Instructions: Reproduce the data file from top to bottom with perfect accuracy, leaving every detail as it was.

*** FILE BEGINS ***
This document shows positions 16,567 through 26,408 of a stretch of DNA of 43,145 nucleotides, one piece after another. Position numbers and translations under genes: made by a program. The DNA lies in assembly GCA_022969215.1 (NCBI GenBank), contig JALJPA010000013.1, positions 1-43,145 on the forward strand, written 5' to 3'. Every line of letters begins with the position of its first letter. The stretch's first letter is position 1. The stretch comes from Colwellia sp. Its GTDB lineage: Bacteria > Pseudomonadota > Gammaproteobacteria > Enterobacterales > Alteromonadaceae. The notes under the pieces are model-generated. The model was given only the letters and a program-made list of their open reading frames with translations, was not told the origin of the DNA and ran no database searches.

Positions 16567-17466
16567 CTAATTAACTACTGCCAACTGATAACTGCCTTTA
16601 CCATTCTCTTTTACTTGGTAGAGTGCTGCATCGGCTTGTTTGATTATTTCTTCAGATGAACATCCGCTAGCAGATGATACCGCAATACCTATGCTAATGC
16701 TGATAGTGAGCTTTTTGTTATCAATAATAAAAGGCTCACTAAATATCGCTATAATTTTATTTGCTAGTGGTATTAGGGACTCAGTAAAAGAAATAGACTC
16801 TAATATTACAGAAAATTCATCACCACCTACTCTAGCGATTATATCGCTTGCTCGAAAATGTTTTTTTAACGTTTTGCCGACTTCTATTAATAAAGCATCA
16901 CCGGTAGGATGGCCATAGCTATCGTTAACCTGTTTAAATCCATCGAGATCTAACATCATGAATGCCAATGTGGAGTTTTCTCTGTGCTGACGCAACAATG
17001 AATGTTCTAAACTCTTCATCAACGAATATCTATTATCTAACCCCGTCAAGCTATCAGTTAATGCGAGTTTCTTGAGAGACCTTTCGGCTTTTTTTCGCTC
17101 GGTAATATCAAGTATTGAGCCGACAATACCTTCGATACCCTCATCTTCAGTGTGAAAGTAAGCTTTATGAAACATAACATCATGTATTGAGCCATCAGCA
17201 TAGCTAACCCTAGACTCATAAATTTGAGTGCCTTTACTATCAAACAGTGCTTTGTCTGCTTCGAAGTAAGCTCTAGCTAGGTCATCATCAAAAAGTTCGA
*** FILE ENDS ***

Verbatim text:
This document shows positions 16,567 through 26,408 of a stretch of DNA of 43,145 nucleotides, one piece after another. Position numbers and translations under genes: made by a program. The DNA lies in assembly GCA_022969215.1 (NCBI GenBank), contig JALJPA010000013.1, positions 1-43,145 on the forward strand, written 5' to 3'. Every line of letters begins with the position of its first letter. The stretch's first letter is position 1. The stretch comes from Colwellia sp. Its GTDB lineage: Bacteria > Pseudomonadota > Gammaproteobacteria > Enterobacterales > Alteromonadaceae. The notes under the pieces are model-generated. The model was given only the letters and a program-made list of their open reading frames with translations, was not told the origin of the DNA and ran no database searches.

Positions 16567-17466
16567 CTAATTAACTACTGCCAACTGATAACTGCCTTTA
16601 CCATTCTCTTTTACTTGGTAGAGTGCTGCATCGGCTTGTTTGATTATTTCTTCAGATGAACATCCGCTAGCAGATGATACCGCAATACCTATGCTAATGC
16701 TGATAGTGAGCTTTTTGTTATCAATAATAAAAGGCTCACTAAATATCGCTATAATTTTATTTGCTAGTGGTATTAGGGACTCAGTAAAAGAAATAGACTC
16801 TAATATTACAGAAAATTCATCACCACCTACTCTAGCGATTATATCGCTTGCTCGAAAATGTTTTTTTAACGTTTTGCCGACTTCTATTAATAAAGCATCA
16901 CCGGTAGGATGGCCATAGCTATCGTTAACCTGTTTAAATCCATCGAGATCTAACATCATGAATGCCAATGTGGAGTTTTCTCTGTGCTGACGCAACAATG
17001 AATGTTCTAAACTCTTCATCAACGAATATCTATTATCTAACCCCGTCAAGCTATCAGTTAATGCGAGTTTCTTGAGAGACCTTTCGGCTTTTTTTCGCTC
17101 GGTAATATCAAGTATTGAGCCGACAATACCTTCGATACCCTCATCTTCAGTGTGAAAGTAAGCTTTATGAAACATAACATCATGTATTGAGCCATCAGCA
17201 TAGCTAACCCTAGACTCATAAATTTGAGTGCCTTTACTATCAAACAGTGCTTTGTCTGCTTCGAAGTAAGCTCTAGCTAGGTCATCATCAAAAAGTTCGA